Benoît Leroux v. Her Majesty the Queen, et al.

(Quebec) (Criminal) (By Leave)




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Charter (criminal) – Criminal law – Constitutional law – Right to trial by jury – Election of procedure for prosecution – Validity of rules under which only Crown can decide on procedure (summary conviction or indictment) for prosecuting offences – Validity of rules under which trial by jury is reserved for indictable offences and is not available for summary conviction offences – Whether, in administration of justice in Canada, there is discrimination against fathers in marital breakdown situations – Whether administration of justice contrary to spirit of Canadian Charter of Rights and Freedoms and Universal Declaration of Human Rights – Whether applicant is being persecuted by judicial system.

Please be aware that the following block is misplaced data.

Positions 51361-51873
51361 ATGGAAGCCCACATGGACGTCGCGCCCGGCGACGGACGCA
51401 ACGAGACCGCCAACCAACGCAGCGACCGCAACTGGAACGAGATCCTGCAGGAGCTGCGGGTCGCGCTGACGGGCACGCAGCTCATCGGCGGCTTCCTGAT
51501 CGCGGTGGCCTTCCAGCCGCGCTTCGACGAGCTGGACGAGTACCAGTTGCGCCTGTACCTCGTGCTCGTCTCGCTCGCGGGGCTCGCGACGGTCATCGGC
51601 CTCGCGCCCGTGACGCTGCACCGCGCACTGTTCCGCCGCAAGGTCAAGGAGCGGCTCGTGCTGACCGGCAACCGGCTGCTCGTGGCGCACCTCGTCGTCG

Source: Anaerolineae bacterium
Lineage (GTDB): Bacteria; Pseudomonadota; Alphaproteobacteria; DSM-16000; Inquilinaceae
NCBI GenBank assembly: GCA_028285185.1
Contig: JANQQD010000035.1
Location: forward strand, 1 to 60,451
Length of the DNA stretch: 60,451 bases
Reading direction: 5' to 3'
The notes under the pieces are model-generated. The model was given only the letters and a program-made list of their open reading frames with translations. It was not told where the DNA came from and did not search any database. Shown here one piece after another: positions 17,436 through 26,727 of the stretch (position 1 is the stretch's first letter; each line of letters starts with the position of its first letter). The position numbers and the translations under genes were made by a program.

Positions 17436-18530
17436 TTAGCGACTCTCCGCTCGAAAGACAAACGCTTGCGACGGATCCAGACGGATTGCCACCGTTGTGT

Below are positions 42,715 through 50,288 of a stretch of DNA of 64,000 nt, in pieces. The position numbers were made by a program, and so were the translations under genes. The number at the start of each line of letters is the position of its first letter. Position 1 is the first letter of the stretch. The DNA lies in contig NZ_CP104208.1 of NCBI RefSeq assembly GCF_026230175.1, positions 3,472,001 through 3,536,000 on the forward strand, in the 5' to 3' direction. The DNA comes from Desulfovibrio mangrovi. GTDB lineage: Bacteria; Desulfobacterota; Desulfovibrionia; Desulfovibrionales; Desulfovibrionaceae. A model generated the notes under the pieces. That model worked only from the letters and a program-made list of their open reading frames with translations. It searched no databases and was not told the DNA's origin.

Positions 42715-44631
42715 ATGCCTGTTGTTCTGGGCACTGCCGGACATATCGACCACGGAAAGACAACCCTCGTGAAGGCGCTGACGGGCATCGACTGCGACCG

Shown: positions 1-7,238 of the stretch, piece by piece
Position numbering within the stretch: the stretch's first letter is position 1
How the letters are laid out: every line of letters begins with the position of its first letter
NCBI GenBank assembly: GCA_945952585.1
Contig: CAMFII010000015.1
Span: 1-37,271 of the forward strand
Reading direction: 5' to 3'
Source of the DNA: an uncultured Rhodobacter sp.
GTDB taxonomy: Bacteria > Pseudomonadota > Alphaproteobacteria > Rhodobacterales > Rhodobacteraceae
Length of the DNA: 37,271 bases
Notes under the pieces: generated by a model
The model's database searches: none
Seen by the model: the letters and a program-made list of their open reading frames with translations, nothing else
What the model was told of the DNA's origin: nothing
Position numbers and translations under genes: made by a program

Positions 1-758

Leroux is being prosecuted by way of summary conviction for mischief, conspiracy and obstructing a peace officer. Concerned that, in his view, judges are biassed against the cause he champions (that of fathers in marital breakdown situations), Leroux asks that his case be transferred so that his trial can proceed before a judge and jury. He contests the Crown’s right to elect to proceed by way of summary conviction, because this would deprive him of a trial by jury.

Lower Court Rulings

April 28, 2006
Superior Court of Quebec

Voir dossier
February 19, 2007
Court of Appeal of Quebec (Montréal)

Voir dossier